今日主題：Are you a winner? / 你是贏家嗎？
Hello I’m Rob. Welcome to 6 Minute English. I’m joined today by Neil. Hello Neil.
Now Neil, I have a question for you – do you think you are a winner?
You mean someone who has a lot of success in everything?
Well, not exactly – I’m just talking about competitions – do you have a lot of success or luck in winning them?
Competitions? No, not at all. I don’t think I’ve ever won a competition.
Ah, bad luck. That means you’re not a ’comper’. That’s an informal name for someone who takes part in – or enters – competitions on an almost semiprofessional basis. They spend a lot of time trying to win something
You mean winning prizes – or free gifts.
I do. And Neil, you could win a prize if you can correctly answer today’s question. So, are you ready?
Well, a lottery is one kind of competition where the prize is money. The biggest cash prizes can be won in the USA – but do you know what the biggest ever cash prize to be paid in America is? Is it: a) $590 million b) $890 million c) $1 billion
Well, things tend to be big in America, so I’m going to go for c) $1 billion dollars.
I’d like to win that. We’ll find out if you are right or wrong later on. So let’s talk more about ‘compers’ – people who regularly take part in competitions. We could say they are hooked on – meaning addicted to – taking part.
Yes, the lure – or attractiveness – of winning big prizes means these people just can’t stop answering quiz questions, writing slogans and captions or solving puzzles.
是的，誘惑 — — 或贏得大獎品的吸引力 — — 意味著這些人一直不停地回答測驗問題、書寫標語和題注或解決謎題。
Some people go to great lengths – or put a lot of effort into winning something – even if it’s just a box of chocolates or a coffee mug. It’s just the excitement of winning.
But sometimes there are big prizes to win – a new car, a speedboat or a holiday of a lifetime. The only problem is that these prizes are either not easy to win or there are millions of people trying to win them.
I’ve certainly never won anything as fantastic as that – but one man who has had plenty of good luck is Martin Dove, who is a retired lecturer and an expert ’comper’.
He certainly is. He’s won a yacht, a racehorse and lots of smaller prizes too. Let’s hear from him now. Listen out for the names he says people have called him…
I’ve been a comper for 40 years. It’s like admitting some addiction isn’t it really! Some people have called me the Master of Comping, the King of Comping, the Guru of Comping, but it’s just a word, it’s just a phrase, it’s just I was fairly high-profile.
作為“比賽者”我已經做了40年了。就像是有癮，不是嗎，真的！有些人叫我Master of Comping，King of Comping， Guru of Comping，但這僅僅是一個詞，一個短語，這只是因為我相當引人注目。
So, he says he was fairly high-profile – that means he was often seen in public, mentioned in newspapers, or appeared on television. And because he was high-profile he got called a few nicknames…
…names like the master of comping – so someone who is very good or skilled at it. And the king of comping – not an actual royal king but someone is the best at doing something. And the guru of comping – that’s someone who other people respect and go to for advice about comping.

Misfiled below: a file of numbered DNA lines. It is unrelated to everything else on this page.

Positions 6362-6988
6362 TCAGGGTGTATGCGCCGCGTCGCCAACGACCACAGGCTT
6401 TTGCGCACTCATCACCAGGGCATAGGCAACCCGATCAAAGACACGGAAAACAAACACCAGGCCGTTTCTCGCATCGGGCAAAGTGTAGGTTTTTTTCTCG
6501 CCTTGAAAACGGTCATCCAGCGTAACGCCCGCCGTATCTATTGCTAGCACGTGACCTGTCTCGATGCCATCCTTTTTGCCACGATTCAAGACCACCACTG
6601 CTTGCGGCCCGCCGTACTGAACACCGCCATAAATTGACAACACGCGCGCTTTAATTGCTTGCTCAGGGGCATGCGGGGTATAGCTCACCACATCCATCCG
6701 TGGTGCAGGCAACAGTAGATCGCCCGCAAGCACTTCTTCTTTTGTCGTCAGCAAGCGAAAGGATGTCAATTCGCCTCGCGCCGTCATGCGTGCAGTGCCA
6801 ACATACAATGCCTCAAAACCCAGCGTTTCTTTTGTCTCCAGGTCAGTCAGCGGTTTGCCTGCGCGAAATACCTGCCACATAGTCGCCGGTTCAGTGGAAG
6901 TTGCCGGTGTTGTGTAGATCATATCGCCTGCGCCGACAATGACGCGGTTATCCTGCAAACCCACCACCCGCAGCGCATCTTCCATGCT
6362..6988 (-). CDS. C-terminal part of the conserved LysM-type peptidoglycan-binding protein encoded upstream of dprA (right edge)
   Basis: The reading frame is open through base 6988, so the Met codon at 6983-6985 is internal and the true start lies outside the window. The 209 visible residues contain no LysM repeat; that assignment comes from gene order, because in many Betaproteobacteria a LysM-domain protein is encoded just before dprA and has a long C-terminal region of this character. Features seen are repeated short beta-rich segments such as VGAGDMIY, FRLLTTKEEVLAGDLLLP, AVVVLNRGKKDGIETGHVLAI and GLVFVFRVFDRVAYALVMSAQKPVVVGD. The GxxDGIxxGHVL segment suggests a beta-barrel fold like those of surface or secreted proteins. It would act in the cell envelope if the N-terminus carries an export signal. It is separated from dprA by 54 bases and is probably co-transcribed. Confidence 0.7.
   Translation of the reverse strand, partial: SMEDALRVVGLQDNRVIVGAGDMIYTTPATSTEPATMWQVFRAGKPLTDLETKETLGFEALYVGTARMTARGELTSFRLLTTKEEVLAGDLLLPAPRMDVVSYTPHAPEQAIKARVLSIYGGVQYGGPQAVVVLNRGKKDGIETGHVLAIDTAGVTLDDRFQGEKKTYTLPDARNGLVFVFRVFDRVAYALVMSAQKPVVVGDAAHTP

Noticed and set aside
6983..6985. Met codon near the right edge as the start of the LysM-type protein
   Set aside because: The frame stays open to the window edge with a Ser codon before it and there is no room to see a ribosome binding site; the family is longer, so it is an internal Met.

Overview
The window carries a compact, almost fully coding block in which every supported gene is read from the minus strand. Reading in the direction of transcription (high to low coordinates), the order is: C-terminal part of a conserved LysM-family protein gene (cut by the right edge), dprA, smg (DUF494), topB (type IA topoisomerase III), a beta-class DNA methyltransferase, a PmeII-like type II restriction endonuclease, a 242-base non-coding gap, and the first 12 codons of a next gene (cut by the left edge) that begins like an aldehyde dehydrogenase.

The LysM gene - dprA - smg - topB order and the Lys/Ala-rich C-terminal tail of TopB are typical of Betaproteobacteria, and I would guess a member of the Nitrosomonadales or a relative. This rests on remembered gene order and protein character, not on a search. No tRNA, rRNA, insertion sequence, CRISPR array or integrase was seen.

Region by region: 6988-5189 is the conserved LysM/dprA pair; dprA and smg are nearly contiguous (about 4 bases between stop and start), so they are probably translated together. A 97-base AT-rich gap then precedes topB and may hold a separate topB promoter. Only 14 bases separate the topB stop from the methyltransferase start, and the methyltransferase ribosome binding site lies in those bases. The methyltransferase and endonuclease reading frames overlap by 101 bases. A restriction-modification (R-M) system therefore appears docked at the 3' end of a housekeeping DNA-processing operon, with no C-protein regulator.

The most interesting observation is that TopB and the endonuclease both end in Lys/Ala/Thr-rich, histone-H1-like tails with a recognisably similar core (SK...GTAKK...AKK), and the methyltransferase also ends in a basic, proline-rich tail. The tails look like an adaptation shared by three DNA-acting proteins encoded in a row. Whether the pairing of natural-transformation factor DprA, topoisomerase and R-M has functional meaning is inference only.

像the master of comping--意思是一個人非常擅長什麼。the king of comping -雖然並不是真正的皇家國王，但指某人做某事做的最好。還有the guru of comping--是一個人很受他人尊敬，並向他尋求比賽的意見。
Well, he knows his stuff and he still checks out competitions on cereal boxes and crisp packets for the next big win. He’s even written books on the subject and offered advice to other compers.
But comping has changed, Rob. There are lots of competitions to enter on the internet now. Every webpage you look at seems to tempt us with a fantastic prize to be won.
That’s true. But Martin Dove doesn’t think that is necessarily a good thing. Can you hear why?
The thing is now competitions are far easier to enter than they ever were. In the old days I could spend a fortnight crafting a slogan and really working hard and really being proud of it. Now all you have do is ’click, click, click, click, click’ and because it only takes 30 seconds to do, 20 minutes you can knock out 40 competitions. And you can get a million entries now, so it’s a million to one.
So, competitions online are easier to enter – you just have to click. Martin said he could enter about 40 competitions in just 20 minutes!
But because it’s so easy, more people enter and so the odds – or chances of winning are less. Sometimes, a one in a million chance of winning – a very rare or unlikely chance. I wonder what your chances are of getting today’s question right Neil?
One in three maybe?
Maybe! Well, earlier I asked you what is the biggest ever cash prize to be paid out in a lottery in the USA? Is it: a) $590 million b) $890 million c) $1 billion
I said it was c) $1 billion.
And you are wrong. It’s actually only $590 million; that was won by an 84-year-old woman in Florida last year. Neil, what’s the biggest prize you’ve ever won?
I think I once, about 10 years ago, won ?10 on the British National Lottery.
Wow, that’s a big win! Well, for getting today’s question wrong you get the consolation prize of reminding us of some of the words that we’ve heard today.
OK, we heard: Luck; comper; prizes; Lottery; hooked on; the lure; slogans; high-profilemaster; guru; the odds; one in a million
好的，我們聽到的有：Luck--運氣；comper比賽者；prizes--獎勵；Lottery彩票；hooked on--著迷；the lure--誘惑；slogans--口號；high-profile--非常引人注目；master--（這裡指）一個人非常擅長某事；guru--受人尊敬，人們向其諮詢事情（贏得比賽）；the odds--幾率；one in a million--百萬分之一。
OK. Thanks Neil – you really are a winner. Well, we hope you’ve enjoyed today’s programme. Please join us again soon for 6 Minute English from BBC Learning English.